There is very little reference in this budget to international trade. I am glad to see that the Minister of State for International Trade (Mr. Wilson) is in the House today. The government wails about the balance of payments, the invisibles and so forth. The only thing that it has done is to export a lot of our natural gas. One would expect from the reputation of the big "C" Conservatives that they would be good at wheeling and dealing abroad, at getting contracts and sparking up the export effort of this country.

I read a speech by the Minister of State for International Trade the other day in which he boasted about a task force on the export policies of the federal government. The minister knows full well that that task force was put in place long before he assumed office. I hope that it works. I have no objection to the government's using these ideas and mechanisms and ensuring that they serve the purpose for which they were intended when we put them in place.

Let us talk about what has happened in the world of international trade. We have the timid trio of trade-the senator in the other place who could not make it on his own, the Minister of State for International Trade and the Minister of State for Small Businesses and Industry (Mr. Huntington). They are bad enough, but then we have the Minister of Energy, Mines and Resources (Mr. Hnatyshyn), who gets into the act or stays out of it, the Secretary of State for External

Affairs (Miss MacDonald) and the Prime Minister, all of whom are making statements. We are now in a fundamental position where one of our most important problems and opportunities is that of solving our current account imbalance.

What is the record of this government in international affairs of this nature? They started off behind the eight ball by having blown millions, if not billions, of potential contracts and jobs in this country by their cynical suggestion of moving the Canadian embassy in Israel to Jerusalem. There is no question that it will take a great deal of work and a long, long time for Canada, because of this government, to recover any basis of negotiation in the Middle East that makes any sense whatsoever. By that stupid, immature, cynical, one, single vote-getting promise they made, they have done a great deal of damage and they know it.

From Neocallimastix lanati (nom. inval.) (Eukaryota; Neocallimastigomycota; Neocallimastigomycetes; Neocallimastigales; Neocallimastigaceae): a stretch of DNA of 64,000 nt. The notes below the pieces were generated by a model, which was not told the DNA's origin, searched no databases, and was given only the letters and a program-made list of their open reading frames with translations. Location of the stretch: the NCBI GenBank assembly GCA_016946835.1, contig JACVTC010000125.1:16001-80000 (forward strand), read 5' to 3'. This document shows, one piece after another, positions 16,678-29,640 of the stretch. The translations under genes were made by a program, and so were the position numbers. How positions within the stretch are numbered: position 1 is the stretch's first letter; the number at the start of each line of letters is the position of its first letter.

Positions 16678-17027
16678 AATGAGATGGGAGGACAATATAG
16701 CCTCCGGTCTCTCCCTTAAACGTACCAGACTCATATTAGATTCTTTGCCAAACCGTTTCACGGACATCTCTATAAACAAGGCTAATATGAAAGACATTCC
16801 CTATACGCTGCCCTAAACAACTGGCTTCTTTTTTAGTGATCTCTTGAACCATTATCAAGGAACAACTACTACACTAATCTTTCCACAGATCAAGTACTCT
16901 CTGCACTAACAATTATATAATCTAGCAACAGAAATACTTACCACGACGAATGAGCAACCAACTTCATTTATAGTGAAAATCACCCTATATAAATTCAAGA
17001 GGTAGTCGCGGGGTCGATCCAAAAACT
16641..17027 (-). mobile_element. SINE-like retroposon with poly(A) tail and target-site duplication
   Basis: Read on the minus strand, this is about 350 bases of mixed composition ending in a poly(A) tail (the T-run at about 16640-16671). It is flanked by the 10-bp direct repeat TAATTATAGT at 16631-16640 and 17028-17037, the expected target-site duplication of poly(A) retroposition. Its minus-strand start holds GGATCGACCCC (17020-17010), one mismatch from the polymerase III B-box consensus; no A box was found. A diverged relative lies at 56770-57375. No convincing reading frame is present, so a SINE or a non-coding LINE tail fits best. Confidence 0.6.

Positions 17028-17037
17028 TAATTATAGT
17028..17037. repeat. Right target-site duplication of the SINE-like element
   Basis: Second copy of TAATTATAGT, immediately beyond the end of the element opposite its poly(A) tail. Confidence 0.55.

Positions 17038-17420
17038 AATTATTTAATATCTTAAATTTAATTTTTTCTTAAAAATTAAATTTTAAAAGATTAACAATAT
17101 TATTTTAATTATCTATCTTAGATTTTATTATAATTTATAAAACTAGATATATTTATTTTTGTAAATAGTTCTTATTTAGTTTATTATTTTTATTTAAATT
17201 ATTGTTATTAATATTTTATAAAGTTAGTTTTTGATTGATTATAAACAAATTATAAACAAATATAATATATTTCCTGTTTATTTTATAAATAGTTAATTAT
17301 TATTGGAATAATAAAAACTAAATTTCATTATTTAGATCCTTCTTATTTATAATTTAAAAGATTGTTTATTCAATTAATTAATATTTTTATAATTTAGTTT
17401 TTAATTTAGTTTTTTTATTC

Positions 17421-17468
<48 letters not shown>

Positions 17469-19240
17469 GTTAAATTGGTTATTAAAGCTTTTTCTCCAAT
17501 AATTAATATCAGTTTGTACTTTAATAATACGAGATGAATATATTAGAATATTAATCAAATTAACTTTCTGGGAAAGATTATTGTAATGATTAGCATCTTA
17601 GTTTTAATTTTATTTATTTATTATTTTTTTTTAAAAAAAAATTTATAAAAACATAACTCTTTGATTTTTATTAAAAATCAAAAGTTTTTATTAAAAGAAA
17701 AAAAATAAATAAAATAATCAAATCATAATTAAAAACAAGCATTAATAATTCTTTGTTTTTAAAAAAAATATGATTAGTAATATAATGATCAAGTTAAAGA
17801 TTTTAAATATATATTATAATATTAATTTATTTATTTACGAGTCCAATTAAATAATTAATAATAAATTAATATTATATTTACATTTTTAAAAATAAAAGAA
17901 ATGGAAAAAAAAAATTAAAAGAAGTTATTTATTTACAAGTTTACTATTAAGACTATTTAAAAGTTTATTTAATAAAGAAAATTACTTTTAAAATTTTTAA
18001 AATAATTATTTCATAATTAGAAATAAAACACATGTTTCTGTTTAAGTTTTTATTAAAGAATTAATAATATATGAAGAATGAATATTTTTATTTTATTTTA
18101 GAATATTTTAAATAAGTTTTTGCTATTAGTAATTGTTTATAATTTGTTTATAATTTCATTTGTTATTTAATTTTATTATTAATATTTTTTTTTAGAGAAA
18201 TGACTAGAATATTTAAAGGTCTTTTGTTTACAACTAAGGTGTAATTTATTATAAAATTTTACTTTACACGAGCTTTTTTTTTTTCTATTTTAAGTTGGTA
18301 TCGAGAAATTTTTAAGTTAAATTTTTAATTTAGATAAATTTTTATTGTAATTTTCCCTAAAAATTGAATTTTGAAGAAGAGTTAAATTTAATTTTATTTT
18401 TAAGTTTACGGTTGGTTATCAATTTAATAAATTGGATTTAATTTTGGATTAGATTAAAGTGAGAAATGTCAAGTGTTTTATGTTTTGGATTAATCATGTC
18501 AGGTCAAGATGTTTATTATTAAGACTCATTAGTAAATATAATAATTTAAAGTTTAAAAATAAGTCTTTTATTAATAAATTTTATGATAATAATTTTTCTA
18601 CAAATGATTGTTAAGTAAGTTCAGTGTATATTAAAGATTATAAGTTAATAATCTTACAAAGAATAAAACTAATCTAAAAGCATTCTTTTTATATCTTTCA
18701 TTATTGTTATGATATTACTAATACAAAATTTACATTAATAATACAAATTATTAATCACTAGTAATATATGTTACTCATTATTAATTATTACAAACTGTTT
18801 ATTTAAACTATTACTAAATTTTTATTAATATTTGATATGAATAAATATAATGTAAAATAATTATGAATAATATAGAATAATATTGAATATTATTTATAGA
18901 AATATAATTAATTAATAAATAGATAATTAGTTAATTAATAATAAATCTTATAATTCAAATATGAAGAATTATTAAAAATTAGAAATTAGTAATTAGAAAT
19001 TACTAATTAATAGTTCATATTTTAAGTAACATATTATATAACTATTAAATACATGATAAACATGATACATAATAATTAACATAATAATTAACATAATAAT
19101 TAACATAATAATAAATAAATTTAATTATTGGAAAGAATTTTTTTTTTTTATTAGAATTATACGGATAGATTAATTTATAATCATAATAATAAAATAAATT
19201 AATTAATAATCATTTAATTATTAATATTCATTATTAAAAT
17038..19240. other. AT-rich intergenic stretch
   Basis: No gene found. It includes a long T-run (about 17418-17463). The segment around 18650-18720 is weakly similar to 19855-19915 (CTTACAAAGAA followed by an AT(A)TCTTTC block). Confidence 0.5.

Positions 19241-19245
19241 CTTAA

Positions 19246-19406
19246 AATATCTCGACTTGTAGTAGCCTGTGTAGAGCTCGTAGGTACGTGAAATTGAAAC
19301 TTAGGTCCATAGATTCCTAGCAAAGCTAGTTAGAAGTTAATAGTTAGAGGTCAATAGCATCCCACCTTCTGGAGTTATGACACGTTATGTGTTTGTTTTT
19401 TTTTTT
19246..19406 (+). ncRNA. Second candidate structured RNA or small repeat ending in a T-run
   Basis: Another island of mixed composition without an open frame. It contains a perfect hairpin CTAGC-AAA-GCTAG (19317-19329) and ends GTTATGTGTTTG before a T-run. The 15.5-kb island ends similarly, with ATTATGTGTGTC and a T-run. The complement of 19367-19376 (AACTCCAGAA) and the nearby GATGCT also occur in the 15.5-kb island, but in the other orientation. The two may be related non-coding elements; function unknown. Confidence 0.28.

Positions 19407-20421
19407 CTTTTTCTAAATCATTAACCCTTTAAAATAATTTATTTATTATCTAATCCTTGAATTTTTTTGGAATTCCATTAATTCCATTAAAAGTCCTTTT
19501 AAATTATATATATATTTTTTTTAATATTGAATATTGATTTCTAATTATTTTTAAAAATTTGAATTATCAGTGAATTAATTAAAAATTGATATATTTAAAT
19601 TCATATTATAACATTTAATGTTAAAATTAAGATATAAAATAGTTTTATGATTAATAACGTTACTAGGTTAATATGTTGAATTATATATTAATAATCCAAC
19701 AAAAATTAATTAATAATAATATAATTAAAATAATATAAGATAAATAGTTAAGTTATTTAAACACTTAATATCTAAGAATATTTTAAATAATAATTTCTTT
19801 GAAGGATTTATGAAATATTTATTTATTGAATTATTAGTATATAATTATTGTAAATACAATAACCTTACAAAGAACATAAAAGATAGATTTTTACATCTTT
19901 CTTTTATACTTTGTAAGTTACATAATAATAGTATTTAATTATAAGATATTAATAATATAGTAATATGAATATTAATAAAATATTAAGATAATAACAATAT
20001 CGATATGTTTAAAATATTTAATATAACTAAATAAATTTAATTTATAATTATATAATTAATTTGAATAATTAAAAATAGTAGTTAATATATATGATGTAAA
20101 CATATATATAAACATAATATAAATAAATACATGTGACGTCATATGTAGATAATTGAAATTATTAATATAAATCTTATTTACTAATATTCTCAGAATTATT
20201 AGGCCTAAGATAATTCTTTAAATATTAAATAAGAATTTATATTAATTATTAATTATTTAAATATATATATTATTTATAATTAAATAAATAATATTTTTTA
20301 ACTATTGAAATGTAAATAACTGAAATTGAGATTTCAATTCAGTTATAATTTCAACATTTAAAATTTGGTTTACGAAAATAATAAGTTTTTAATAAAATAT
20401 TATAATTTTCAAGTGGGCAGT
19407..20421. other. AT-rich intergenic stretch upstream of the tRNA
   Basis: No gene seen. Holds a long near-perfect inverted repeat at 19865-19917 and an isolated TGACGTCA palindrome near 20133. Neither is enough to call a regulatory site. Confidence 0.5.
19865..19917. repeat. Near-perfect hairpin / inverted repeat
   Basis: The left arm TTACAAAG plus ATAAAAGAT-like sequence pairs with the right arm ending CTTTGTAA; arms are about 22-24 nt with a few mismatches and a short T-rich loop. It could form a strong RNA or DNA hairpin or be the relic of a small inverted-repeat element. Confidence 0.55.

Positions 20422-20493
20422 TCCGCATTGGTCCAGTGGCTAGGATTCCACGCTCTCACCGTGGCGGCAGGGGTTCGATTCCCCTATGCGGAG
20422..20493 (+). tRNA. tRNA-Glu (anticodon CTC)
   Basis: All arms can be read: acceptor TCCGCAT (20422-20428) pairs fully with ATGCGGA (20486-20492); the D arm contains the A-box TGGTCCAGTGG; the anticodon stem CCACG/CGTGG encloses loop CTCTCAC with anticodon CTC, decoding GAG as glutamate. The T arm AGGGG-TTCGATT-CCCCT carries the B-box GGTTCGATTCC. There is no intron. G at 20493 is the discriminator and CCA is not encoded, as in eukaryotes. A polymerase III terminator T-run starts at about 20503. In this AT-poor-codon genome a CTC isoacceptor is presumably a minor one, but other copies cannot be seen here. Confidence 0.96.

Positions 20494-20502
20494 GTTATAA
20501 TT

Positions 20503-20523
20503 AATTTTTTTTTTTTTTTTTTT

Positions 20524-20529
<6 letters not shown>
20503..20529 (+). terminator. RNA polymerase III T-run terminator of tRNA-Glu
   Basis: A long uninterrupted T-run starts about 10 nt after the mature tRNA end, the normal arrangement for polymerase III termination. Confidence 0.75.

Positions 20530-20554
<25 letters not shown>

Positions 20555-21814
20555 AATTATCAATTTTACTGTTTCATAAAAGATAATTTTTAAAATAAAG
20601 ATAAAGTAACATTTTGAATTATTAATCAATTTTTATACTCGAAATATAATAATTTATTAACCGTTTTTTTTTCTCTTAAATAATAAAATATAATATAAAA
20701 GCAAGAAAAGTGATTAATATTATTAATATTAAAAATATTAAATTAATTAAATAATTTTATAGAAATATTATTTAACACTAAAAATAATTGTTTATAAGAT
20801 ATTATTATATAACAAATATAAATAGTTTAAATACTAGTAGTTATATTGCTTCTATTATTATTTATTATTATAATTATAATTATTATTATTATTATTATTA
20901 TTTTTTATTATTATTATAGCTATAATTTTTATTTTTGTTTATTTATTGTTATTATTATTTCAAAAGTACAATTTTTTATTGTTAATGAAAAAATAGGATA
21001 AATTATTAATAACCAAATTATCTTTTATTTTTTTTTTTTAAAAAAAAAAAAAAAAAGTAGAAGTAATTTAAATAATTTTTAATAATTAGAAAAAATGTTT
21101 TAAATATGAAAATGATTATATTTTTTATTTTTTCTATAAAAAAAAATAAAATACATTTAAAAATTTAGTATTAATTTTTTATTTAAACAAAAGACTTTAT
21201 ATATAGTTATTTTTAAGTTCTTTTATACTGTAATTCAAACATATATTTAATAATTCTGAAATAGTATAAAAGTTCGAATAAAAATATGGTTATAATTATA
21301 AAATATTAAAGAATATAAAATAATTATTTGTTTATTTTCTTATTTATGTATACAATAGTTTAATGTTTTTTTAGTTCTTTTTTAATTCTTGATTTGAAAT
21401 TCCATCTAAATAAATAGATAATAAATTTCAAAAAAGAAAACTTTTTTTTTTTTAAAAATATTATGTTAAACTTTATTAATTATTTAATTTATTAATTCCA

The government talks a great deal about energy self-sufficiency in the 1980s and the 1990s. They are talking about a goal which is ten or 15 years away, and we need oil supplies now. Everyone will admit that there is a possible heating oil problem this winter.

Topic:   GOVERNMENT ORDERS
Subtopic:   THE BUDGET
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December 13, 1979

Mr. Andras:

Where was I a few years ago? Well, I will get into that with the minister. Let us take one precise example. Last spring, the former minister of energy went to Mexico and Venezuela. He went for two purposes. One was to shore up oil supplies and decrease our dependency on Middle Eastern oil for the short-term ahead, the next five to ten years.

Topic:   GOVERNMENT ORDERS
Subtopic:   THE BUDGET
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December 13, 1979

Mr. Andras:

I am glad that the hon. gentleman brought that up.

Topic:   GOVERNMENT ORDERS
Subtopic:   THE BUDGET
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December 13, 1979

Mr. Andras:

The hon. minister has made many quotations from many documents. I wonder if he has seen the quotation of Dalton Camp which reads:

If the new government were a play just opened on Broadway, it would be shut down tomorrow for bad reviews.

Topic:   GOVERNMENT ORDERS
Subtopic:   THE BUDGET